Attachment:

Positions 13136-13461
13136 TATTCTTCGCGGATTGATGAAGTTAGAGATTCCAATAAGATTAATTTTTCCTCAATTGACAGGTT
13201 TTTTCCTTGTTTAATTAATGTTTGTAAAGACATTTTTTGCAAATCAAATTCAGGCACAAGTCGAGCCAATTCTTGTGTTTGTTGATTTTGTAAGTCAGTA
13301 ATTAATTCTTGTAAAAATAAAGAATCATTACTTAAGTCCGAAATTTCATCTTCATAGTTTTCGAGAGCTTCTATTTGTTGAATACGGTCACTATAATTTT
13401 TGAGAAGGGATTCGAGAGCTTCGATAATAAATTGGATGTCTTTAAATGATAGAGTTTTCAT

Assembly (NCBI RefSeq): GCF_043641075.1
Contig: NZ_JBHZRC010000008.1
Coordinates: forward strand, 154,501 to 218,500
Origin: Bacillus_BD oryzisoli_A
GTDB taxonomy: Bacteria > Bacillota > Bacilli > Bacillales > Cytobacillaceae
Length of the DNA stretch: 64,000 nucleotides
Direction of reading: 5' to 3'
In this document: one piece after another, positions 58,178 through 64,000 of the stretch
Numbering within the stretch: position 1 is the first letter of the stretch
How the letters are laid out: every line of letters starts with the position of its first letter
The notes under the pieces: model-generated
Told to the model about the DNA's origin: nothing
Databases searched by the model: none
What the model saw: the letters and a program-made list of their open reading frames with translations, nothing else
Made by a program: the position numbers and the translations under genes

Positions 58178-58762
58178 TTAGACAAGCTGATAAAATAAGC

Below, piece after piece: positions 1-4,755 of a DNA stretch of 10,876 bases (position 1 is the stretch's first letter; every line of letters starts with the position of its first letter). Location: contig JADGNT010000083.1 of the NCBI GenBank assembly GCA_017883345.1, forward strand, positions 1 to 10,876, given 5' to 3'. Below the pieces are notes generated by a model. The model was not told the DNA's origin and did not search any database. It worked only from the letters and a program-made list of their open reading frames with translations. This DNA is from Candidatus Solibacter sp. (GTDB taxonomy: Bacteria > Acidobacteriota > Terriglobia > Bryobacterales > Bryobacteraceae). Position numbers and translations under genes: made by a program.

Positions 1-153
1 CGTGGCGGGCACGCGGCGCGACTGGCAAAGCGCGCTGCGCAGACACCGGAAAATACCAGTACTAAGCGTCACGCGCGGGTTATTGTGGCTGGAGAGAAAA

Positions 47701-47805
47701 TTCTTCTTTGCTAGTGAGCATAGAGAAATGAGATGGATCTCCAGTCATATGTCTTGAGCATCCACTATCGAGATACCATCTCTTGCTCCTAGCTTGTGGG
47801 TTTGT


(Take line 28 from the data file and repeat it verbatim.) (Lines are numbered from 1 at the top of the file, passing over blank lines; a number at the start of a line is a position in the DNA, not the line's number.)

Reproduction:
47801 TTTGT